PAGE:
Pork Exports Falling Below Last Year, But Mexico is a Highlighted Success

The June export data compiled by the U.S. Meat Export Federation shows pork export volume eight percent lower than this time last year. National Pork Board’s Vice President of International Market Development Courtney Knupp says don’t let that number discourage you.

“You have to realize global pork trade right now is down 10 to 12 percent in total. So, the fact that our exports are down less than that is a win considering the entire pie has shrunk. You know, even though China’s not important in a large number of primals that they have in the past, they’re still hugely valuable for the variety meats that they’re bringing in.”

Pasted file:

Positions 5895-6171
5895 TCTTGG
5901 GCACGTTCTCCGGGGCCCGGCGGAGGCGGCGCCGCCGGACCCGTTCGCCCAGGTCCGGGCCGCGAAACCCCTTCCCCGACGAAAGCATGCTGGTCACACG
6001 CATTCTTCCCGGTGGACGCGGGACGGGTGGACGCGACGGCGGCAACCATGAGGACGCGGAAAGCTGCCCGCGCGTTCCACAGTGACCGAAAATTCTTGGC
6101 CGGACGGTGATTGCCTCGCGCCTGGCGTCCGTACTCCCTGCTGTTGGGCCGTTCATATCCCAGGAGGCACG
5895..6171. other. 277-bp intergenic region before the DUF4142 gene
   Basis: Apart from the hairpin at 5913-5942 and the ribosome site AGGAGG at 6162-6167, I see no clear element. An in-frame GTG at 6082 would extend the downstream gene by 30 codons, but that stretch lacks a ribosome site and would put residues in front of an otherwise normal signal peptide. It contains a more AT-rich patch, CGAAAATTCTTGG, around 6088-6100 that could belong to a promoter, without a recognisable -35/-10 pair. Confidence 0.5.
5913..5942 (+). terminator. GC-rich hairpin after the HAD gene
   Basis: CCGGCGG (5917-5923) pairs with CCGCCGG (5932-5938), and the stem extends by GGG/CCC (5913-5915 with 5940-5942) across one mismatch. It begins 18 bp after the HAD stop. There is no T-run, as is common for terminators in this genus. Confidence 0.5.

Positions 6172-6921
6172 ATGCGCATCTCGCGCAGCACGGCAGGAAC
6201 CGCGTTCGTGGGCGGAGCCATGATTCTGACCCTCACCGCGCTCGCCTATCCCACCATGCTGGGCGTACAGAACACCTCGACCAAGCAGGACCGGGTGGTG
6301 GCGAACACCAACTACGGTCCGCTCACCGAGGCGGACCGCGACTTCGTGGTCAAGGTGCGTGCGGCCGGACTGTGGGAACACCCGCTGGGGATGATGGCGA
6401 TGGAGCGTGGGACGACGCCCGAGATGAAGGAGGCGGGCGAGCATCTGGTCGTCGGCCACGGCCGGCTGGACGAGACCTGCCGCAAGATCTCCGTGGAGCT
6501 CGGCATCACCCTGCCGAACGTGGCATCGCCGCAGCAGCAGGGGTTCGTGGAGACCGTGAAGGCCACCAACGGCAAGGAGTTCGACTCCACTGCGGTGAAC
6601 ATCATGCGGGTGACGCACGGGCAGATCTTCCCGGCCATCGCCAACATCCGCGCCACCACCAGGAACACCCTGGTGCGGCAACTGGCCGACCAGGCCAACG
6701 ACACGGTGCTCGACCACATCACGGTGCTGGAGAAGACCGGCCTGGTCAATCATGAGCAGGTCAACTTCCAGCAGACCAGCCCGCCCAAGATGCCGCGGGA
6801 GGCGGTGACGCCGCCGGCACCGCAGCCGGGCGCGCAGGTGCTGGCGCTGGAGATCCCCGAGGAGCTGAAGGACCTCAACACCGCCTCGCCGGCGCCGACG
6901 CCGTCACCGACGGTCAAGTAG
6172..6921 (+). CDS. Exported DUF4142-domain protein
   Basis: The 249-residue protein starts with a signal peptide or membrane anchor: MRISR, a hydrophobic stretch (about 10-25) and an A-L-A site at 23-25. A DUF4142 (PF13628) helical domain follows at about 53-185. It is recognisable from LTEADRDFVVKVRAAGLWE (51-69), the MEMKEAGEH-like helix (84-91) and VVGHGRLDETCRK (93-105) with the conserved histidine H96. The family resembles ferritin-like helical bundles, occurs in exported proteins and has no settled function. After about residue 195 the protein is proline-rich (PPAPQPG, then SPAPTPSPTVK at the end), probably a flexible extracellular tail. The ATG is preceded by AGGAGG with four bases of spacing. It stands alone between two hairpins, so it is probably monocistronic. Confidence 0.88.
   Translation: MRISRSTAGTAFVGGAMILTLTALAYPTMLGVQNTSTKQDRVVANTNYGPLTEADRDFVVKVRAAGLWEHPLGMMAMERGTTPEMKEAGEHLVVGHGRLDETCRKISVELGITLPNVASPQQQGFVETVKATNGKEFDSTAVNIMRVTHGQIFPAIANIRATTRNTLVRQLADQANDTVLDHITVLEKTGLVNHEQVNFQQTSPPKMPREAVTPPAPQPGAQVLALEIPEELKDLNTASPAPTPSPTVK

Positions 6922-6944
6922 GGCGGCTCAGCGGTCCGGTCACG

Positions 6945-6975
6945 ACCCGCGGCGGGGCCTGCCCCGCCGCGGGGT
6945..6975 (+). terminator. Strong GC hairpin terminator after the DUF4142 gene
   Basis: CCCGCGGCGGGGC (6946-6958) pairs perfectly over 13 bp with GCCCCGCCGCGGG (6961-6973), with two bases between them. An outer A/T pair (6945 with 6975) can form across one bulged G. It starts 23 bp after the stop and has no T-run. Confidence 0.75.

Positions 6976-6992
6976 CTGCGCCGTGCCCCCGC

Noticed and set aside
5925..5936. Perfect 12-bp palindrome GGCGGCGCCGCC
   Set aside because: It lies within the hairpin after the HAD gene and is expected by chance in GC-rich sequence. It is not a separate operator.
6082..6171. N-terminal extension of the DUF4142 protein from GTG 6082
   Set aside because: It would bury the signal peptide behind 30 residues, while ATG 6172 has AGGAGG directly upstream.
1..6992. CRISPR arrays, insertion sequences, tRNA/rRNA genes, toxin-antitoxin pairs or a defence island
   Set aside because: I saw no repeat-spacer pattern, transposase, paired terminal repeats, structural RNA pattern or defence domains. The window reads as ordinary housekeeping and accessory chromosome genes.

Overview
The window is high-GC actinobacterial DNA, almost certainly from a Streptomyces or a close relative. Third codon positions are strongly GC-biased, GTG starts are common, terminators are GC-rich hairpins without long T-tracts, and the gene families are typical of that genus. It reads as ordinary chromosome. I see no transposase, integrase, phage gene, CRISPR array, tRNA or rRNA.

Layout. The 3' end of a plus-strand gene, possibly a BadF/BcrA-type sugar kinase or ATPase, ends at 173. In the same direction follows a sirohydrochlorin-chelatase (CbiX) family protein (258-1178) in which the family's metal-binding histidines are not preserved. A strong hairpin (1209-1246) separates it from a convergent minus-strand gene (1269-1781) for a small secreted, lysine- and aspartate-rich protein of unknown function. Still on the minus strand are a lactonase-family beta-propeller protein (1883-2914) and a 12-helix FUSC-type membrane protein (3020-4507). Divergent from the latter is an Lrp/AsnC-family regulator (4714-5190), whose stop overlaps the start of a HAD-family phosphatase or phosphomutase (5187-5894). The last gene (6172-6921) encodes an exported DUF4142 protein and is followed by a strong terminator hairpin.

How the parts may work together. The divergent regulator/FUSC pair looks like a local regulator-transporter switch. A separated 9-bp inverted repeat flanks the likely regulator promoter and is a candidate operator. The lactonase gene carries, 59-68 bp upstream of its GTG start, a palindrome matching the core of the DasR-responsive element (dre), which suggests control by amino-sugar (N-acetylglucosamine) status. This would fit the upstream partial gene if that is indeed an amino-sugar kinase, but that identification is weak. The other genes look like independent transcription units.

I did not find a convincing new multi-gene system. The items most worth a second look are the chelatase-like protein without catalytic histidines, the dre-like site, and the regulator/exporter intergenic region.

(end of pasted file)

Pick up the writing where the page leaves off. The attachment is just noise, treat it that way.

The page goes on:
The country that imports the highest amount of U.S. pork continues to be Mexico with an increase by 18 percent in volume and 12 percent in value year-to-date through June.

“They continue to purchase large numbers of ham which is a product we really need to add value to through the export market. Our partnership with the U.S. Meat Export Federation has invested heavily, especially in this primal, they’ve been doing a campaign called Pure Pork, and we don’t just want to be only for further processing.”

Knupp says programs National Pork Board started in Mexico have become the framework for other countries.

“Pork trucks, which are mobile food trucks for sampling outside of retail and food service, have been taken to other Central American and South American countries, a lot of fabrication and merchandising work which is showing how you can break down the carcass and ways to produce either new cuts or higher value cuts.”

June pork exports totaled 219,100 metric tons, valued at $649.9 million. June year-to-date performance showed Dominican Republic volume increasing by 46 percent and value increasing by 52 percent. Visit porkcheckoff.org for more information.